Crime: will insurance pay out if my alarm system fails during load shedding?

Published Feb 25, 2023


Johannesburg – So far in 2023 South Africa has experienced load shedding every day of the year, a continuation of the escalated frequency of power cuts since the last quarter of 2022. This saw the country subjected to its longest frequency of stage 6 power cuts.

The effects of the intermittent power cuts have seen many small businesses unable to shoulder the burden of the cost implications related to the lack of consistent power supply.

One of these is the increase in crime as a result of load shedding, as opportunistic individuals look to take advantage of the situation.

According to private security company ADT during extended power outages, such as during stage 6 load shedding, many alarm battery systems are unable to fully recharge and criminals take full advantage of premises where the security is compromised.

Insurance company Auto & General has found that in the first 16 days of January 2023, in comparison with January 2022, there was a 40% increase in burglaries. It has been found that there is a correlation between load shedding and the spike in crime.

Responding to whether it had seen an increase in load shedding-related claims, insurer Santam said it too had noticed a similar increase in load shedding-related claims.

The insurer’s response, in part, read: “Santam has seen a significant increase in claims for damage to sensitive electronic items due to power surge, across our personal insurance and commercial insurance portfolios.”

The reality is that load shedding has an immense impact on consumers and businesses alike – who must cope with the damage to appliances brought on by power surges and dips, as well as the increased crime-related risks as a result of faulty security systems.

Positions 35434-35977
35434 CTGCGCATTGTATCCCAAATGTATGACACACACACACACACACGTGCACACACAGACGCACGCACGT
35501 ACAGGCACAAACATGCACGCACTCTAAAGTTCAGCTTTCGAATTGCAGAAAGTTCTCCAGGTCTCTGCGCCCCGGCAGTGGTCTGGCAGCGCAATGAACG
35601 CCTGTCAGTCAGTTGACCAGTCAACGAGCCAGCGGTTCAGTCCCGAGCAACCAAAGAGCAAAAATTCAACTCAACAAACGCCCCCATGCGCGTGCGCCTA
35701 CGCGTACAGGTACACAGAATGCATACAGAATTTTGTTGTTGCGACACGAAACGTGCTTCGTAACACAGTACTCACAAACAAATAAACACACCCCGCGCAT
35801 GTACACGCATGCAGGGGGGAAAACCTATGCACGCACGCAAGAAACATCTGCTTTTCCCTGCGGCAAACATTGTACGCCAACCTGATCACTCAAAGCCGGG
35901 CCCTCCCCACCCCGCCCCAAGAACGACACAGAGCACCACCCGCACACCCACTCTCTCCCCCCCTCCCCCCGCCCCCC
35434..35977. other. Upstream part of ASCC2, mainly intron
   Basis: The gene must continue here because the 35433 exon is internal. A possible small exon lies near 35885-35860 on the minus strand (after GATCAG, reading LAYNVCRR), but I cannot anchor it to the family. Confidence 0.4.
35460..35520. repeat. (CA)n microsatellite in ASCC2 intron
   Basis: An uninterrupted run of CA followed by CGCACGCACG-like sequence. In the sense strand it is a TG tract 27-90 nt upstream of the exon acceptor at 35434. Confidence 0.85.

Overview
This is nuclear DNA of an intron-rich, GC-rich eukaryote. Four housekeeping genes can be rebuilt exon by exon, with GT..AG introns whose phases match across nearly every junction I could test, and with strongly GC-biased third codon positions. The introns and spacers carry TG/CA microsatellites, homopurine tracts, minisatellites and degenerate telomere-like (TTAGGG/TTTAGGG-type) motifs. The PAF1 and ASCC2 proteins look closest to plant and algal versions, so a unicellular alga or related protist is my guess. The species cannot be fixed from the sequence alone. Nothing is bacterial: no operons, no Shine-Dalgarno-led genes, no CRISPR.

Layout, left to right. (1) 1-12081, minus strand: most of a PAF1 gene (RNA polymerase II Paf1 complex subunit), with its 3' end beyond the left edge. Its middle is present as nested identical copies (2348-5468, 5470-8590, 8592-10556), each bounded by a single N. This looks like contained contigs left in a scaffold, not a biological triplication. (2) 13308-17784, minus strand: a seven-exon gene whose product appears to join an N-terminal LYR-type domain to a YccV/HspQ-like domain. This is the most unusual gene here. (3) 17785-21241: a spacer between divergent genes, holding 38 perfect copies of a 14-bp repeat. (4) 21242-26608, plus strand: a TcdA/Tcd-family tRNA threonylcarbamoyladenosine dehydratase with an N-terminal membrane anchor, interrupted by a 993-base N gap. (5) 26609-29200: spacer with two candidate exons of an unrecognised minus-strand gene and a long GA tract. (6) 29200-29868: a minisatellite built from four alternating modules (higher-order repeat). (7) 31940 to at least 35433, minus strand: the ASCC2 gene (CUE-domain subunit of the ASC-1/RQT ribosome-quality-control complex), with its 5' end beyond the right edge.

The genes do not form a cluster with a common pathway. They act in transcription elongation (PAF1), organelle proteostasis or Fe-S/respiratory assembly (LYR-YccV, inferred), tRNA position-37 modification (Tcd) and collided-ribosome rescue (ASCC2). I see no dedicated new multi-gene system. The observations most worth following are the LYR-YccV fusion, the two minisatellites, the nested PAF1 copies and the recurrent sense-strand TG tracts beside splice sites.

So what are the implications of your residential and commercial property being robbed as a result of compromised security due to load shedding?

Most insurance policies stipulate in their contracts that the security alarm must be activated and armed at all times when premises are unoccupied.

Ricardo Coetzee, head of Auto & General Insurance, explained that they use discretion when such a claim is submitted.

“So, if your property is burgled during a power cut, then, theoretically, your theft-related cover would be moot.

“We believe that load shedding is beyond the control of our customers, and therefore they should not be penalised for it. As such, each case will be considered based on its own merits,” said Coetzee

Consumers are advised to ensure that their alarm systems are in good working condition and the back-up battery is fully functional to provide power to the system in the event of load shedding.

What about losses that businesses incur due to load shedding? Can your business claim for said losses?

According to Santam, load shedding, as currently being experienced, is not an insured peril. Business Interruption, if purchased, provides cover for loss of income caused by a defined set of perils, which are provided in the insurance contract.

Load shedding also has a detrimental effect on electronic devices. Insurers do offer cover for damage to sensitive electronic items that are caused by power surges. Power surges and dips occur because of load shedding, leading to damage to electrical and electronic equipment in your business.

Damage caused by power surge is covered and the terms and conditions associated with this cover will be clearly defined in the insurance contract.

Insurers advise South African consumers and businesses to revisit their insurance policies to ensure that they have sufficient cover that includes potential damage caused by power surges.

Although load shedding or blackouts are not an insurable risk under an insurance contract, the damage to home contents, caused by power surges, is often covered by insurers. But again, this is dependent on the individual product.

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